Will the hon. Gentleman give way?
In a moment. My hon. and learned Friend the Member for North-East Fife (Mr. Campbell), who has experience of the Scott report—and the scars to prove it—will be the first to underscore the need to confirm not only that an inquiry will take place, but that it will not take the same form as the Scott report. It must be open, independent and accessible, as that process was not.
May I make it clear to the hon. Gentleman that the Conservative party is happy to have a public inquiry? However, we are anxious to ensure that the setting up of an inquiry is not used by the Government as a smokescreen to curb other action that may be necessary immediately. I am sure that the hon. Gentleman will agree.
I certainly agree. There will be no disagreement among the Liberal Democrats with the statement that a public inquiry should not be used as a smokescreen. That is not the point of a public inquiry, which is a flushing-out rather than a covering-up exercise. I note the hon. Gentleman's recommendation and the endorsement that he has given on behalf of his party. I expect that we shall rediscover his comments in due course, as and when such an inquiry takes place—or, more important, when it reports.
The history of the problem, which goes back far beyond the immediate BSE crisis, will demonstrate that actions taken by the previous Government on deregulation and so on are extremely relevant to the situation in which we now find ourselves. I am talking about not only agriculture but the rural economy as a whole.
I hope that the Minister who is to respond will be able to say something positive about the need to access European funds to help the farming community, and about how swiftly the Government will press ahead with an independent inquiry.
There is no doubt about the strength of feeling. The Minister will know that, if he has spoken to his Secretary of State. When 500 people turn out in Kirkwall to confront the Secretary of State for Scotland, as they did last Thursday night, to make their point in a peaceful and considered way, that is an expression of the depths of despair in the agricultural community. I know that that point is not lost on the Secretary of State, and I hope that it will not be lost on the Minister.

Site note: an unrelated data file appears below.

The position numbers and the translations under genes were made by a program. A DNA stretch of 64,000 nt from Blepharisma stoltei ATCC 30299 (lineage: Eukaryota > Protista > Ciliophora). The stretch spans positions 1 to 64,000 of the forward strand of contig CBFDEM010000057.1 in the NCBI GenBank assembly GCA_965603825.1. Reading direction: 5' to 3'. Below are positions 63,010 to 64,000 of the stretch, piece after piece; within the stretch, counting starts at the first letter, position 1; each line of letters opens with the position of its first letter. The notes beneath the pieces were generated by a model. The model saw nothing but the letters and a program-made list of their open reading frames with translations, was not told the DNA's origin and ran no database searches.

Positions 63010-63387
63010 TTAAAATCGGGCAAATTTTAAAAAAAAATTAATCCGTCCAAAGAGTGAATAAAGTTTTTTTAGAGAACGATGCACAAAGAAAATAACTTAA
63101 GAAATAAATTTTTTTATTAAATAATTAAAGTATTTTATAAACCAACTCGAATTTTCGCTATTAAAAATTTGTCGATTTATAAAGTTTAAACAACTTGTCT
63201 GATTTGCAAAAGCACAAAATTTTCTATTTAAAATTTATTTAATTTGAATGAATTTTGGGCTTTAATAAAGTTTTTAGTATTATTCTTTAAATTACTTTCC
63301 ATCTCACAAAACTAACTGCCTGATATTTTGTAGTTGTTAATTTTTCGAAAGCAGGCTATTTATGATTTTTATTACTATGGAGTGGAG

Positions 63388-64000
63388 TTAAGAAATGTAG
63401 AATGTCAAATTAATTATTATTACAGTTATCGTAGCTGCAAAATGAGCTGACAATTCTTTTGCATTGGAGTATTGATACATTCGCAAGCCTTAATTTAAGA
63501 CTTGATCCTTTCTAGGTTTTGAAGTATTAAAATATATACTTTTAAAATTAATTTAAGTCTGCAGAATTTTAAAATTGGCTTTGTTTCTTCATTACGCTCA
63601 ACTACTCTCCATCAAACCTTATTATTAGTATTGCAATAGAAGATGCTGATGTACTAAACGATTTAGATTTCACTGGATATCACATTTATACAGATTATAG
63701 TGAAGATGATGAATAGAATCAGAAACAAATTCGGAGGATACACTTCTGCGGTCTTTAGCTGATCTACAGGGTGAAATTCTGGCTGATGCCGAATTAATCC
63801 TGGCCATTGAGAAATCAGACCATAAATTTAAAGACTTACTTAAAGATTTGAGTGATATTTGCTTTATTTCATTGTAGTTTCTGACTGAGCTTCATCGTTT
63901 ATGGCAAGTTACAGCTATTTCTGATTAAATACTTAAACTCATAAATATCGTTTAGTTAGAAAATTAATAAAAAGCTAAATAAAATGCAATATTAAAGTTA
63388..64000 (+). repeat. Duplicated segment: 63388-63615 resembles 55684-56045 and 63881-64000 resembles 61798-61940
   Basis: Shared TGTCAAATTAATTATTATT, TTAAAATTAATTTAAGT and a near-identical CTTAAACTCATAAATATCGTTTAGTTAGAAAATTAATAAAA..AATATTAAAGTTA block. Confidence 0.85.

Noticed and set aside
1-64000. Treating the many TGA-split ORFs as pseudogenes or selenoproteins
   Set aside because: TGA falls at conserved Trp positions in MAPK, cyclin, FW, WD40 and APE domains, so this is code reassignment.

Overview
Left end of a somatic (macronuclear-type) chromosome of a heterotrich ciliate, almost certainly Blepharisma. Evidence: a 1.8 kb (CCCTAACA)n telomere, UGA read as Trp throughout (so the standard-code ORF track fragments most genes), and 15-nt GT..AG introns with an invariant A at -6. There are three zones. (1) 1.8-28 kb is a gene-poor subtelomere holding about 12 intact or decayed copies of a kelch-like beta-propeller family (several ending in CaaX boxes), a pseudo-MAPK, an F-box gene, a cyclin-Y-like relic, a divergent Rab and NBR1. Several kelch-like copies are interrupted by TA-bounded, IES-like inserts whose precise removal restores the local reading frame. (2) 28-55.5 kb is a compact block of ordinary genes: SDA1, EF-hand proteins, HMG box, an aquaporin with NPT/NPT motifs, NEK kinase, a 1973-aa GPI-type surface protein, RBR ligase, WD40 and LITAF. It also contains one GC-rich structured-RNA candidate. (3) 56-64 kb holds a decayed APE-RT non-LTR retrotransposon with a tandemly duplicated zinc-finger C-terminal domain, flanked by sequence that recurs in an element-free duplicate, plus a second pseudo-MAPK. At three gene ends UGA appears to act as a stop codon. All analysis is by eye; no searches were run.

Did my hon. Friend note that no fewer than 1,000 south-western farmers turned up at Milbay docks in Plymouth on Friday night, as well? As well as the points that he has already made, will my hon. Friend emphasise the need to restore hill livestock compensatory allowances, which were cut by the previous regime, to a reasonable level if we are to help some of the hardest hit of our livestock farmers?
My hon. Friend is right about HLCAs. The same is true of the cuts in the over-30-months scheme that the present Government have endorsed. If ever there was an example that makes the case that the Liberal Democrats have argued before, during and since the election—that we should not adhere to the somewhat arbitrary spending limits of the previous Chancellor of the Exchequer—it is the decisions that the present Administration have taken on agricultural expenditure.
Does my hon. Friend agree that one of the great concerns for many farmers, especially tenant farmers who own no land, is the way in which the cut in the money for the over-30-months scheme has cut the capital value of their businesses? For many farmers, that capital value represents their pension. With a stroke of a bureaucratic pen, many British farmers' pensions have been cut.
My hon. Friend—[Interruption.] I am sorry, my hon. and learned Friend—[Interruption.] It is good to get something out of constructive opposition—[Interruption.]—but I am told that the honour predates the present regime. My hon. and learned Friend is right. How many farmers, as well as seeing their pension prognosis scuppered, have seen the value of their herds, their stock and, therefore, their bankability, wiped out overnight? In backing my hon. Friend the Member for West Aberdeenshire and Kincardine, I urge the gravity of the situation on the Minister.
Farmers are not by instinct or tradition militant people. The last thing they want to do is to stand at British ports, checking out vehicles and lorries from other parts of the British Isles. The fact that they feel moved to do so is a recognition and a reflection of a situation that is desperate and is getting worse. As Guy Fawkes said, desperate diseases require desperate remedies. To date, the desperate remedies from the Government have not been sufficient in terms of the overall profundity of the situation. The Minister has a good opportunity today to send the right signal from the Dispatch Box. I hope very much that he will do so.